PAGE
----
A new dawn for South Africa



Published Jun 18, 2024


Douglas Gibson

Proud South Africans, like me, feel a new sense of hope and optimism about the future of our country. I feel better about SA than I have done ever since I arrived back from Thailand and discovered the deterioration that had set in under President Jacob Zuma.

The ANC surprised many with its gracious and democratic manner in accepting its rejection by former supporters. And the DA lived up to its promise of doing everything it could to prevent a Coalition of Doom between the ANC, uMkhonto weSizwe Party (MKP) and EFF.

Anyone thinking an easy task lies ahead for the Government of National Unity (GNU) is dreaming. Almost every aspect of the government, at every level, has got worse, not better, over the past 15 years. That is why many voters rejected the ANC. There is huge dissatisfaction about having the highest unemployment rate in the world, and all the other ills that have received so much publicity during the election campaign.

One hopes the ANC, DA and IFP Cabinet ministers, to be appointed soon, will be the best people available. We do not need more airtime for the collection of ageing people, some of them incompetent and many dogged by allegations of dishonesty, who survived in office during the past government.

DA ministers, in particular, might struggle to obtain the full co-operation of senior civil servants in their assigned departments. Some of the officials, by no means all, are not up to the posts they fill, and it is essential that if the GNU is to deliver improved services to the public, the ministers and officials must be able to work together to achieve the aims of the GNU as spelt out in the Framework Agreement. The agreement makes it clear that stability, protection of the Constitution and a focus on growth and employment are the essentials for the next five years.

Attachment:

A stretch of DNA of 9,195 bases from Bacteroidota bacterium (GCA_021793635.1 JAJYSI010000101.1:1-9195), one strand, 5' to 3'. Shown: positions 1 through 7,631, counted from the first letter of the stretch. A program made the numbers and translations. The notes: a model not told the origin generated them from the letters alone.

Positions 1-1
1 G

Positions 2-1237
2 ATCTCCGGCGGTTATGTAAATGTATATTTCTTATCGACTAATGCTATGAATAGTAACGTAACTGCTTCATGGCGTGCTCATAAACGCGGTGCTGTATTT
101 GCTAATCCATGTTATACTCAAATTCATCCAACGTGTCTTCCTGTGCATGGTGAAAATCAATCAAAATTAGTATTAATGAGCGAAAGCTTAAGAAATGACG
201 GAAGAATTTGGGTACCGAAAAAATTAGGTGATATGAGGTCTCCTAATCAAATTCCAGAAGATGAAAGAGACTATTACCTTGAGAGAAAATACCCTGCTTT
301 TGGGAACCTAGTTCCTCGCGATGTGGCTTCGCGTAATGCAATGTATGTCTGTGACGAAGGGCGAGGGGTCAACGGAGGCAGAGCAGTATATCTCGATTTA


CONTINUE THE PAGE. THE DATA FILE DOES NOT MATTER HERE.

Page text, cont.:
Many voters must be amazed at the turn of events. Who would ever have believed that Tony Leon’s tiny 1.7% Democratic Party of 1994 would be in a governing coalition today? Some misguided observers, such as Prof Sipho Seepe, have condemned the GNU as an anti-black move. That is, of course, mere untruthful propaganda. The prof and people like him cannot explain how it is that around three-quarters of DA support in the election came from voters who are not white.

Zuma has yet to convince SA that he understands democracy and that the MKP can provide effective parliamentary oversight over the GNU. EFF leader Julius Malema, after promising that his party would become the second party in SA, lost votes, support and seats, and was pushed into fourth place, characteristically flip-flopped on the GNU.

At the last gasp, he offered to support President Cyril Ramaphosa in return for being given the Speaker post in Parliament. The next day, after being told he could not be given a tawdry deal like that, he had himself nominated as a candidate for president, lost badly and then got his mini-me, Floyd Shivambu, to move a motion about impeaching the newly elected president. Malema must surely be losing clout with his supporters who are forced to see him as a pretentious wannabee who does not and never will be able to deliver on his wild and ridiculous policies and promises.

We have entered a new era; that of coalition politics at every level. It works in many countries in the world. There is no reason why it should fail in SA if we resolve to take hands and work together in the interests of this country and our wonderful people.

Gibson is a former opposition chief whip and a former ambassador to Thailand

The Star